Our highest crossing on this trip: the 3,134m (10,282 ft) Schönbichler Horn. This section of the Berliner Höhenweg starts at the Furtschaglhaus and ends at the Berliner Hütte, the Grand Dame of the Zillertal huts.
The storm from last night dissipated, but the weather still looked a bit ominous. After breakfast we got off to an early start around 6:40 am, as we knew we had a big day ahead.
The Berliner Höhenweg trail climbed steeply at times above the Furtschaglhaus, more or less following a ridgeline toward the Schönbichler Scharte (the notch below the Horn).
As we progressed further upward, we became closer to the peaks above and the Schönbichler Horn and Scharte came into view, but we couldn’t yet see the route to the top.
Further up, the trail switched back a final time to a large cairn, and now we could see the approach to the Schönbichler Scharte following one more long ridgeline to a gully leading up the scharte (notch) with a steep snowfield to ascend below the gully. The trail became steeper and faint at times, but well marked and walkable without much need to use hands.
We slipped on our microspikes to climb the snowfield just below the gully, as a slip and fall here could be disastrous. Above the snowfield in the gully there wasn’t really a trail; just waymarkers to provide direction and cables affixed to the rocks on the left side for support. This section required climbing with hands and feet.
Once up the gully, we stood atop the Schönbicher Scharte and savored the view ahead!
Unfortunately, clouds were continuing to build and swirl in so the views to either side of the Schönbichler Scharte were somewhat obstructed.
360º panorama from the Schönbichler Scharte (click and drag to pan and zoom)
From the scharte (notch) it was a short climb up to the summit of the Schönbichler Horn!
360º panorama from the summit of the Schönbichler Horn (click and drag to pan and zoom)
A large group of teenagers began to arrive on the summit. They were on multiple rope teams with mountain guides on each. We had taken our pictures and enjoyed the view, so we left the summit and began our descent.
The steep descent from the Schönbichler Horn to the ridge below was the highlight of the day for me. Climbing down with the aid of the cables was a lot of fun.
The climbing route ended at the base of the Schönbichler Horn on the ridge below, and the hiking trail resumed here.
The trail followed the top of the ridge for a while, then descended the side of the ridge. We decided to stop for lunch along the way. For the first time, we bought a lunch box from the hut. Just as we finished lunch, it started raining hard. We quickly put on our rain gear, packed up, and headed down the trail. It rained on and off again for a while, and the trail was slippery in places – especially when on solid rock or hopping across talus. Thankfully there were cables again in a couple of steep and exposed sections.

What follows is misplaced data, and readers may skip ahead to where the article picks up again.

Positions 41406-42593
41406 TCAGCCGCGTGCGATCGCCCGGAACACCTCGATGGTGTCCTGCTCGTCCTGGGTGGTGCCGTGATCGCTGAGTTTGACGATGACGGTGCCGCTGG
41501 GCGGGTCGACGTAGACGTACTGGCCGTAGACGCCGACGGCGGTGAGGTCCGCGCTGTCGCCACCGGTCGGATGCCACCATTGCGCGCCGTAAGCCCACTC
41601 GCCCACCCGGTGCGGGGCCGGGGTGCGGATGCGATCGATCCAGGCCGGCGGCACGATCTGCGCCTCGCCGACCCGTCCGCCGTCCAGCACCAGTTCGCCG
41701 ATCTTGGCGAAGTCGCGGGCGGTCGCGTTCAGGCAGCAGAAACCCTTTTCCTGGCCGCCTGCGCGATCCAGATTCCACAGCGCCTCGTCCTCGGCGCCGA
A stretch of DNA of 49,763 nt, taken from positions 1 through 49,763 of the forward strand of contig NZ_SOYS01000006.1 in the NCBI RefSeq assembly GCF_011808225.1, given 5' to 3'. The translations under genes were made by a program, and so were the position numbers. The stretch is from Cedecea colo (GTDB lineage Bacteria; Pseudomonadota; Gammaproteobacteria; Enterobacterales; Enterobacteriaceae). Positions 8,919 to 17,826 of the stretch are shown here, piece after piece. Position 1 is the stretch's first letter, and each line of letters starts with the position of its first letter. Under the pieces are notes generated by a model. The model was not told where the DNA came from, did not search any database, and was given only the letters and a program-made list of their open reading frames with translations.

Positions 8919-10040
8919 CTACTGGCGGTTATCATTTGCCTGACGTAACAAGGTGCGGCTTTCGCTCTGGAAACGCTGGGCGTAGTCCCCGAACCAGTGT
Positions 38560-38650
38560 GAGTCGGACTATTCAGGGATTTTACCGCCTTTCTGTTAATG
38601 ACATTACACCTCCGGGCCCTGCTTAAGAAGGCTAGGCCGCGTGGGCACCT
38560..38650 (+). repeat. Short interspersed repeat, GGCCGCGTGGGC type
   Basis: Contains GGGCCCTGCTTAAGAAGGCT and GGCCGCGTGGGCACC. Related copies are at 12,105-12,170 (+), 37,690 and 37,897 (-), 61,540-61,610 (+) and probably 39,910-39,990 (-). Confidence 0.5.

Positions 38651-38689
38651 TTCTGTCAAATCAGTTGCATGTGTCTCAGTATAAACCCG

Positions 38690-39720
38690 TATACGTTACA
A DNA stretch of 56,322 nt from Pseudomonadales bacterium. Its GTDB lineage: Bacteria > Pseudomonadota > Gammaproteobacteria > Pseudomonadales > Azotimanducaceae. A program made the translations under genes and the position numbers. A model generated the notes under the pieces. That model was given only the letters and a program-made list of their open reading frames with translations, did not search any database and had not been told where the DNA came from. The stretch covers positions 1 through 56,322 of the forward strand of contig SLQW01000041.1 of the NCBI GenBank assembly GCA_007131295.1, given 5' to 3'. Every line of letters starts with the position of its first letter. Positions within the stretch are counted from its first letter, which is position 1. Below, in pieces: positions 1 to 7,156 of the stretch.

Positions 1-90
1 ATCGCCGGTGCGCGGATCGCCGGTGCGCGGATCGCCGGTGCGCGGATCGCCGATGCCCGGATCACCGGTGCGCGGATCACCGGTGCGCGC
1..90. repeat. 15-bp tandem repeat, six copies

The trail was pretty steep for a while as we descended down to the lateral moraine left from the Waxeggkees glacier after it retreated above. We stopped briefly for a snack and rest, and the large group of teenagers, adults, and guides passed us.
We continued down to the Zemmgrund valley. Near the valley floor, we passed the large group of teenagers again. We hopped over the Waxeggbach, the creek flowing down from the Waxeggkees glacier, and then a ways further crossed a bridge over the Hornkeesbach. From here the trail climbed up 275 feet to the Berliner Hütte. 275 feet might not sound like much but after an almost 3,000ft climb over the Schönbichler Horn followed by almost 4,000ft descent, I was wiped out and not happy about this final uphill to the hut. But I wanted to get there before the large group behind us (to avoid a long line checking in or getting food), so I attacked this section like a wildman; grunting and swearing as time and again I came up over a rise only to find another hill to climb up. Eventually, I reached the Zemmbach with the Berliner Hütte just on the other side of the bridge! I entered the sonnenterrasse (sun terrace), threw my pack to the ground, and went inside to check-in. The check-in process was more regimented here, insisting on payment up front before giving access to our room (despite my histrionics).
We went up to our room, moving slowly up the stairs on my tired legs.
We dropped off packs in our room up on the third floor,
and then returned to the sonnenterrasse for a Zillertal beer and Kaiserschmarrn.
After enjoying the views, snack, and beers, we went back in to clean up and get ready for dinner.
Once again, I had a delicious Wienerschnitzel for dinner.
After dinner, we retreated to our room to hang out for a while before bed. I was so tired after the big day that I struggled to maintain a conversation with Allan; uttering gibberish at one point as I nodded off in mid-sentence. I would sleep very well tonight.